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Soca artist challenges musical convention

By Admin Thursday January 19 2012 in Entertainment
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Toronto-based soca artist Ms. Paige’s past, present and future is firmly rooted in music. Born Ashley Natasha Paige Johnson to six-time Juno Award nominee Debbie Johnson, she also counts crooners Ed and Angela Johnson as her grandparents. (Ed. Note: Trinidadians and Tobagonians of an older era will remember this pair fondly.)


While some Millennials disdain the success and career path of their forebears, Ms. Paige is strongly attached to her heritage. Music is in her DNA, as she told Share in a recent interview.


“There was never a moment in time when I didn’t want to do music professionally.”


Ms. Paige’s upbringing was arguably typical of that of singers’ children: she played in her mother’s recording studio and dressing room, and her favourite toy was, unquestionably, a microphone.


But her childhood wasn’t all recreation. At five, she learned to play the piano and wrote her first songs. At 10, she did three recordings for David Suzuki’s Amazing Journey album and then three more for “Sesame Street”. And it was the dabble with the latter, which Ms. Paige now describes as that “one little bite of the studio”, that solidified her interest in pursuing music seriously.


In 2004, she added soca to her repertoire. “I may have been born and raised in Canada, but growing up in my house was a little bit of Trinidad,” she said. “Why not do something different and incorporate my family’s heritage from Trinidad with my passion for music and R&B?”


By fusing R&B and soca, Ms. Paige is certainly an international artist. Her past shows have included gigs at Toronto’s Rivoli and the Caribana ‘Carnival In Yuh Backyard’ event, as well as Trinidad & Tobago’s Independence Day celebrations.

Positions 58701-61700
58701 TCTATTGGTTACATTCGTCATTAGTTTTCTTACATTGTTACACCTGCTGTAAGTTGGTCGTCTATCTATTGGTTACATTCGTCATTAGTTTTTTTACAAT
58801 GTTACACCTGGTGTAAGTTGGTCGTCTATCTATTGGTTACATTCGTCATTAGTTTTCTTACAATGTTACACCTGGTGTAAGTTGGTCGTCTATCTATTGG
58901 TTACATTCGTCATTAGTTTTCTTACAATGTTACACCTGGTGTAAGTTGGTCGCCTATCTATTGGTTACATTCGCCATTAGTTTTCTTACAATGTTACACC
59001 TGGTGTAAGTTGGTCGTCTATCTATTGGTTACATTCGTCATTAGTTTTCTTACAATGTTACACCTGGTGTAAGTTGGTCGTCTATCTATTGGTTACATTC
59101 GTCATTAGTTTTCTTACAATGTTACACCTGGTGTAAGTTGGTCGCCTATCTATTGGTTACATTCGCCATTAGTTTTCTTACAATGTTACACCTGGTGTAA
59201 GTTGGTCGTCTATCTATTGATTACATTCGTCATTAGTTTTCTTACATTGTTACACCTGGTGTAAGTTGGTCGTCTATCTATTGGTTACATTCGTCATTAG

Regardless of genre, writing is key to her craft.


“As a songwriter, when you’re singing and people are singing along to the lyrics that you’ve written, I don’t know, I can’t explain it. It’s almost surreal.”


She cites Janet Jackson, Mariah Carey and Edwin Yearwood as musical influences, the latter for his use of double entendres, a mainstay in soca. “I find that he really infuses the use of double entendres into his work which, I think, is the backbone of calypso and soca music,” she said of Yearwood.


Ms. Paige has a positive view of soca’s place here in Toronto, which doesn’t come at the expense of a lack of place in Trinidad. “I think that Toronto is the mecca for soca,” she said. “I mean, yes, it originated in Trinidad and that is the heart of soca, but when it comes to supporting musical artists in this genre from all over the world, I really think that Toronto hosts a lot of the tastemakers for the success of the genre and we really are building our own artists now.”


Toronto has a vibrant music scene, but that doesn’t mean it’s easy to get exposure. “People often think that the city where you’re from is the easiest place to break and get the support, but really, you have to prove yourself here regardless of whether you are from here, when it comes to soca,” said Ms. Paige. “Because, as I said, I believe that this is where all the tastemakers are and regardless of whether you’re from here or you’re from foreign, you gotta come strong.”


While soca is indeed a popular style, outsiders often relegate it to specific events and times.


“It’s unfortunate that soca is often seen as a seasonal genre, and that’s definitely something that I would hope to have an impact on changing, especially with combining the two genres,” she said. “I think that it makes for an eclectic style that can really be brought to the mainstream.”


And, as Ms. Paige says, when it comes to changing the conventional ideas of soca, you gotta come strong.



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